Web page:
By virtue of being the son of a film journalist, Sharib Hashmi was exposed to film parties, fame and glamour from an early age. So his dream of becoming a movie star were perhaps a little more serious than others his age. Encouraged amply at home, he grew up only to be confronted with a harsh reality — he didn’t have the “looks” to make it as a lead actor. “I realised I haven’t grown tall enough to be a hero. Even the supporting actors I met at parties were taller than me,” says Hashmi, who is dark-skinned and short. We are at a special screening of Filmistaan held by filmmaker Rakeysh Omprakash Mehra in Mumbai and the people in attendance — Bollywood celebs and personalities — can’t stop congratulating Hashmi, the film’s leading man. All of this appears dream-like to him.
A small film with a big heart, made by a debut director and a bunch of largely unknown actors on a shoestring, Filmistaan is winning hearts within the industry even before it releases in theatres across the country today. While Amitabh Bachchan, Mehra and Vidhu Vinod Chopra have openly endorsed the film, Kal Ho Naa Ho and D-Day filmmaker Nikhil Advani has gone a step ahead by casting Hashmi in his next directorial venture within days of watching Filmistaan.
The movie releases almost two years after it was made as it went through a difficult phase of getting a producer. While Shringar bought the rights early last year, its National Award-win further helped push its fortunes to get a release. The film’s plot revolves around Sunny Arora, a Bollywood fan who can’t make it big in acting despite his earnest and over-the-top efforts — at one point in the film, a character calls him “chalta phirta Bombay Talkies”. He gets a job as an assistant director with a foreign film crew shooting a documentary in Rajasthan and mistakenly gets kidnapped by terrorists and is kept captive in a sparsely populated village on the India-Pakistan border.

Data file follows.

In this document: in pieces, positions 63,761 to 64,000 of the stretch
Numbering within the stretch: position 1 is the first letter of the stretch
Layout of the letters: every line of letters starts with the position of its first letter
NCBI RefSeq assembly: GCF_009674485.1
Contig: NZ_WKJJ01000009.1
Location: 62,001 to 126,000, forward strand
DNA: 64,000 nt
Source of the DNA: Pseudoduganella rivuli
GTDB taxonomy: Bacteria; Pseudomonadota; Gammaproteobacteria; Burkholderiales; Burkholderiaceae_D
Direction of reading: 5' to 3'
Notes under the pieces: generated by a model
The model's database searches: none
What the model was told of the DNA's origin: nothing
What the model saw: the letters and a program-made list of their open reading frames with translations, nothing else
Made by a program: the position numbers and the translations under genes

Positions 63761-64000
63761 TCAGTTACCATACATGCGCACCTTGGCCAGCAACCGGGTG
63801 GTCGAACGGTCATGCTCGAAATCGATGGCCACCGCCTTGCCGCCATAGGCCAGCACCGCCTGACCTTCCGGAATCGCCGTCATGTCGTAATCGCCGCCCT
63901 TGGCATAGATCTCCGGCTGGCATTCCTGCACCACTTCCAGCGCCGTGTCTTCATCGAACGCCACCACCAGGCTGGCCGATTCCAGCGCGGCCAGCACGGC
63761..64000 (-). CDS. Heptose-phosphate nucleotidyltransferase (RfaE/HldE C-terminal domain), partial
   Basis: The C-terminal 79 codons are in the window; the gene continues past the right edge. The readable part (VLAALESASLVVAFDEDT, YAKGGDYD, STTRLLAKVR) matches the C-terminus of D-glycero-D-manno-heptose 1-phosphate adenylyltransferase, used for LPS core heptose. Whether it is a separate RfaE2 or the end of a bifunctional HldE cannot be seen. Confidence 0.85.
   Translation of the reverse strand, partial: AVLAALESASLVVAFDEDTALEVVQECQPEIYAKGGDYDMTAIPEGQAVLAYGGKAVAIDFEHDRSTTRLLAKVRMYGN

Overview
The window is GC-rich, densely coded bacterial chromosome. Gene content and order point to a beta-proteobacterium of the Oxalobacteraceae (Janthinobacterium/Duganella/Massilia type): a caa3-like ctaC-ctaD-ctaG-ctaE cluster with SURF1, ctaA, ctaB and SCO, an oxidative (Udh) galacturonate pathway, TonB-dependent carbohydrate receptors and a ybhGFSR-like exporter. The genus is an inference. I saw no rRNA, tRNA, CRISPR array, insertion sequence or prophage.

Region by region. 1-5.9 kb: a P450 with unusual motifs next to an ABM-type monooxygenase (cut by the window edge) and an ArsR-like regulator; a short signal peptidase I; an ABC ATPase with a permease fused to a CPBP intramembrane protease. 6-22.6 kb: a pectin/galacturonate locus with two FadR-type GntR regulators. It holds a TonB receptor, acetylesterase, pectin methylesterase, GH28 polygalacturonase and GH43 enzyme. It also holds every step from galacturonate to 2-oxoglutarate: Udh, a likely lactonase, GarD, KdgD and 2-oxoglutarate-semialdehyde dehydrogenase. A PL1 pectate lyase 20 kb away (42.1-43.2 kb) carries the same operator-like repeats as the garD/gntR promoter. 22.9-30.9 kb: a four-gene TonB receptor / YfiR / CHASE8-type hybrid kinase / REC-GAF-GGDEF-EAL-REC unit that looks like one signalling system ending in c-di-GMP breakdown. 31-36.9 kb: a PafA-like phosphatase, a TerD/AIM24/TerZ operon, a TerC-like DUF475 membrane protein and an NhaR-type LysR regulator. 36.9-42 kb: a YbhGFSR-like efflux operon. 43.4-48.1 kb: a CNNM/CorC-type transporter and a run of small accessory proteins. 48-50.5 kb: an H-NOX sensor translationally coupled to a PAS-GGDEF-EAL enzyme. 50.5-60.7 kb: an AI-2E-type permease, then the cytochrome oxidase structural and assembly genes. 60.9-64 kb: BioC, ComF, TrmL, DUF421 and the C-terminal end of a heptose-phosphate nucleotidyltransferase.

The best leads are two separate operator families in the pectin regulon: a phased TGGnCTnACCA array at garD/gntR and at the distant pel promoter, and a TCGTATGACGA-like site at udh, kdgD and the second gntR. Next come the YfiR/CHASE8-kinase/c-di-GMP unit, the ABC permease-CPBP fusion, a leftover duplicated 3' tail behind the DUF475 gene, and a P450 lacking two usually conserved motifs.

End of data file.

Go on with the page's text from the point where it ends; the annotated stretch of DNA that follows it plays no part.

Sunny’s character is a lot like Hashmi. He was a screenwriter for TV shows and has also written the dialogues of Filmistaan. His acting talent, would show up in his mimicry acts and gags, which he would pull off among friends. Filmistaan director Nitin Kakkar was impressed by his acting when he saw him pull off a gag on MTV Bakra. Working with the channel for years, Hashmi would make appearances as Anu Malik, Rajesh Khanna in the spoof show Semi Girebaal.
Prior to Filmistaan, Hashmi did small roles in Haal-e-Dil and Slumdog Millionaire. “I realised I was getting acting assignments for TVCs and films, even as I was working for TV channels behind the camera. I thought I might as well give acting a shot full time,” says Hashmi, who got the role of Shah Rukh Khan’s friend in Jab Tak Hai Jaan.
Both Hashmi and Kakkar remember the Saturday movie watching sessions they had several years ago. While it marked the start of their friendship, it also laid the foundation to a creative partnership. For the two ’80s kids who grew up on a diet of Bollywood melodramas such as Himmatwala and Maine Pyaar Kiya, the phase opened up their horizons to world cinema, inculcating the idea that cinema was beyond entertainment. Filmistaan, their first film, was born somewhere “between the sensibilities of realism of World cinema and the escapism of Bollywood.”
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